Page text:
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Small farmers call for “massive” support

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Food autonomy, the occupation of the territory and the vitality of the villages go through local agriculture, argues a group of around 150 producers who will launch a manifesto by the end of the month in the hope of convincing the State to invest massively in this growing mode of culture. In Quebec, the Minister of Agriculture, André Lamontagne, already feels that he is making his contribution.

In the countryside of Quebec, local agriculture, which is marketed in a short circuit, often with baskets of vegetables, has incredible positive effects, argues Émilie Viau-Drouin, president of the Coopérative pour l’ ecological local agriculture (CAPE), a group of 148 farmers.

“By hiring, buying and selling locally, we have a great impact on the territory, says the one who has just been chosen to head the organization. Local agriculture is a solution to many problems, both in terms of supply and the erosion of communities. »

A contribution that is also noted by the Union of Agricultural Producers (UPA). “This mode of cultivation came from left field, then spread and energized our regions”, underlines its general manager, Charles-Félix Ross.

“People are on board! »

Local agriculture, organic most of the time, has been growing for a few years in Quebec, and the pandemic has given it new impetus. About 30,000 people are now subscribers to the CAPE farm baskets, a figure that has almost doubled in 5 years.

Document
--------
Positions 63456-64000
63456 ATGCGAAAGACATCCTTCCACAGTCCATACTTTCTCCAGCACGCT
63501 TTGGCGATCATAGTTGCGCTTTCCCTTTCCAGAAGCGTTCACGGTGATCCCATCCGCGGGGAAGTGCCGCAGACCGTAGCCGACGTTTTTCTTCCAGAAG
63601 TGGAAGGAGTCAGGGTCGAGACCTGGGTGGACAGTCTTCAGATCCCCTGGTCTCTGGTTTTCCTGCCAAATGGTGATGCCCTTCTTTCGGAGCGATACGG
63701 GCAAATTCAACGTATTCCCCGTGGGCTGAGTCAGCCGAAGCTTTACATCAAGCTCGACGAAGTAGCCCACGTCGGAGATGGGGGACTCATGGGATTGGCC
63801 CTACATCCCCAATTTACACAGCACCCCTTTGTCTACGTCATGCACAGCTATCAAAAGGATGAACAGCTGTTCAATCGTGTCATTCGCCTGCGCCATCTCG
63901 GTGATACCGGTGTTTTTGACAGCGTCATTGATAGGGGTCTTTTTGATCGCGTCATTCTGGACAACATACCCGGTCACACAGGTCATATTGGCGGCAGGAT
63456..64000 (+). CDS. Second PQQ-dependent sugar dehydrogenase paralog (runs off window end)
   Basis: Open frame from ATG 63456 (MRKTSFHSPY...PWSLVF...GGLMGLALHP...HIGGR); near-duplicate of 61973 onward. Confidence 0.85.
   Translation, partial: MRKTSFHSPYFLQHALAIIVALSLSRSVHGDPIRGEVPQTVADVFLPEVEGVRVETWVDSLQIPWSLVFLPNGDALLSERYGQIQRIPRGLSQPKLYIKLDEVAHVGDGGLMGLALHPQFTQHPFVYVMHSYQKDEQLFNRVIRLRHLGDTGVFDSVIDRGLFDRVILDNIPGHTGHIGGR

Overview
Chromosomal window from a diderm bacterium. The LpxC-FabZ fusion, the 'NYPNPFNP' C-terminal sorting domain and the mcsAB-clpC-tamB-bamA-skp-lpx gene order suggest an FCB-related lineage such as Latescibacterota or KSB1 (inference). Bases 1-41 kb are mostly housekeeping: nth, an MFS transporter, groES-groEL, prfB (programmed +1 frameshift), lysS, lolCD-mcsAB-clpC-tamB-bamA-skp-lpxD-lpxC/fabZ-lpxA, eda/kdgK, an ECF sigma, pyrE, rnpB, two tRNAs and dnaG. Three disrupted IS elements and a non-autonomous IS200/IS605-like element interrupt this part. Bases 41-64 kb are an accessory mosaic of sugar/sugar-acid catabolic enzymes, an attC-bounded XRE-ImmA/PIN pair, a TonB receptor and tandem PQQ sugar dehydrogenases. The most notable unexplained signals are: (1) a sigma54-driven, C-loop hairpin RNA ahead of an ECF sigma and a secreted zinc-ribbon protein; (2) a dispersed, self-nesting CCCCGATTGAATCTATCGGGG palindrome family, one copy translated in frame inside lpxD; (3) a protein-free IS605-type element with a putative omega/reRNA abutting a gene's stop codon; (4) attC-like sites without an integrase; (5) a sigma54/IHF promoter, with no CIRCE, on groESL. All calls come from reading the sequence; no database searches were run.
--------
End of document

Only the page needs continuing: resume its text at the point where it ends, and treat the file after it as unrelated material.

“In 2020, people were afraid of running out of food and turned to us. It was a record year,” observes Olivier Lamoureux, from the Jardins de la Résistance in Ormstown. At 400 baskets this year, this CAPE member has doubled its offer since 2019. By paying in advance, subscribers don’t have to worry about the effects of inflation, adds Mr. Lamoureux.

“We may have thought, five or ten years ago, that we were saturating the market, but no,” notes Émilie Viau-Drouin, who also works at the Jardins de la Grelinette in Saint-Armand. “I say this a bit jokingly, but we could be 10,000 new market gardeners and I wouldn’t be afraid. People are on board! »

However, even if campaigns like the Blue Basket have had a measurable effect, governments are not doing enough for “the real growth of small-scale agriculture”, believes Émilie Viau-Drouin, who is calling for “massive” public investment.


PHOTO PROVIDED BY LA CAPE

Émilie Viau-Drouin, President of the Cooperative for Ecological Local Agriculture

To fill the territory with small farms that are hiring, you need recurring funding and wage subsidies… And it wouldn’t be complicated to support organic farming by reimbursing certification.

Émilie Viau-Drouin, President of CAPE

The State must also help local markets, insists CAPE, whether local or solidarity grocery stores, baskets or public markets. “I want general stores and markets in all municipalities. That’s what keeps the villages alive, says Mr.me Viau-Drouin. France and the United States do it well. Here, producers hold it at arm’s length. »


PHOTO MARTIN TREMBLAY, THE PRESS

At 400 baskets this year, the Jardins de la Résistance have doubled their offer since 2019.